For example, my first experience in digital humanities (though I knew nothing of that phrase at the time) was as an assistant/intern working with both the IT and History departments and my high school for three summers when I was in college. I’m not a tech-geek by any standards, but got on well with people from both departments and could therefore serve as a liaison between them. At the time, the school was adopting a one-to-one tablet laptop program and the history faculty wanted assistance figuring out how they could cope with and utilize the laptops in their classrooms. These are some of the best teachers and most intelligent people I know, but for some reason many found themselves intimidated by their own unfamiliarity with the technology. What scared them was not the fact that the students might draw maps digitally rather than on paper with colored pencils or the concepts built into a program such as Photoshop or the fact that the students might know more about the technology than they did, but the words. What does it mean if someone tells you to create a new layer in Photoshop and you’ve never used the program before? Very little. But start by saying that a layer is like a transparent sheet on top of the image so you can draw without affecting what’s underneath and it might click. The concepts behind much of the work in DH are straightforward and connected to those already present in the humanities generally, but start using acronyms and technical terminology and you lose a lot of people very quickly because it may not be clear to them if the time or effort it takes to figure out the technicalities just to get to the basic message will prove worthwhile.

Another aspect of Liu’s article that struck me is his discussion of the scale of digital humanities projects and the idea that they are constantly getting bigger. He writes, ‘scale is a new horizon of intellectual inquiry’, that all scholars should be able to access and analyze all the world’s digital information from anywhere; a lofty ambition indeed. This struck me as remarkably similar to the early emergence of social history – the ‘social’ aspect came to mean something covering the diversity of lived experiences (broadening the focus of the historical discipline to realms beyond the political and elite). Those associated with French Annales school of thought expressed the ambition to write ‘total history’, to capture all the variety of life. However, in practice historians came to understand that this could only fully take place on a relatively small, local scale. Though Liu mentions the Annales in the critique portion of his article, the second part of the realization of scale within social history seems to have failed to dawn on him. Big fish have their place, but in studying the whole ecosystem the small fish also deserve a mention.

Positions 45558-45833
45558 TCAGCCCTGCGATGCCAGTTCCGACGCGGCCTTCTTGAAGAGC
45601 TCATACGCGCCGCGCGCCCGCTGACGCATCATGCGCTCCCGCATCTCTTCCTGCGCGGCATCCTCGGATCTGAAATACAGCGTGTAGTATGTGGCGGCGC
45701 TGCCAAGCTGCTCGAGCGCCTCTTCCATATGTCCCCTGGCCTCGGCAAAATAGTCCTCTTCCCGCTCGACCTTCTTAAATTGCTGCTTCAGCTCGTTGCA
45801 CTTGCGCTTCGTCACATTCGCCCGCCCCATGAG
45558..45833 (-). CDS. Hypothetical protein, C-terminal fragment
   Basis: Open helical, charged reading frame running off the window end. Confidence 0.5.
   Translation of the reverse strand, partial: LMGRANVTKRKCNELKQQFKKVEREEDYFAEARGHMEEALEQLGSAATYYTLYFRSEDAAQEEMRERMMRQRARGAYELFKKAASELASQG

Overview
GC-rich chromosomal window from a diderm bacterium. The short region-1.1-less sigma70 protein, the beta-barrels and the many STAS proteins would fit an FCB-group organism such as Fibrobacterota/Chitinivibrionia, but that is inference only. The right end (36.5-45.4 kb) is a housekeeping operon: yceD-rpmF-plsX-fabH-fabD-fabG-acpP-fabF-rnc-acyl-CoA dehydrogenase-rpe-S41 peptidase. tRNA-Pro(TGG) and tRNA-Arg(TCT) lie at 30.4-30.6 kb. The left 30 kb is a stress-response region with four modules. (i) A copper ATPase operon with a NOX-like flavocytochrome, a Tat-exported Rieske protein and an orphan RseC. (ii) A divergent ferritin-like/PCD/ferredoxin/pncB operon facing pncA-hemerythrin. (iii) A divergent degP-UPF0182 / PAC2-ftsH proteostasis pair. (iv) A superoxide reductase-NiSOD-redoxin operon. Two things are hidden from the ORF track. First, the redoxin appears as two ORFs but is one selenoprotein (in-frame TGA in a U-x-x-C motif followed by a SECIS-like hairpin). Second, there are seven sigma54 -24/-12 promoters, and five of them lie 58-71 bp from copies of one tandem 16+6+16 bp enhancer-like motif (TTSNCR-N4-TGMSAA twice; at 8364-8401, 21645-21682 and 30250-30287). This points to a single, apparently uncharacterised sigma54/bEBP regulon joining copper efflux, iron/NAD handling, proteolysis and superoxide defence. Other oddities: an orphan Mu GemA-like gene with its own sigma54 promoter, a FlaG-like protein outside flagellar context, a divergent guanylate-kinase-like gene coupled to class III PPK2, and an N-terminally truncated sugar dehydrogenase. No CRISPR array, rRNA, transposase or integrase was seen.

To avoid ending the article on an entirely negative or critical note, I have a counter-proposal for the propagation of the digital humanities (whether or not we actually call it a ‘field’). First, preach to the unconverted in clear terms. In this regard, I think Ted Underwood’s article ‘On the Digital Humanities’ and the Journal of American History article/dialogue ‘Interchange: The Promise of Digital History’ (Sept. 2008) are much better places to start than Liu’s piece. Secondly, focus on smaller-scale applications of tools and methodologies. Make it clear how individual scholars or small groups with limited resources can gain from and contribute to the digital humanities, because they all have something to offer. Maybe once these issues take greater precedence I’ll become less of a skeptic.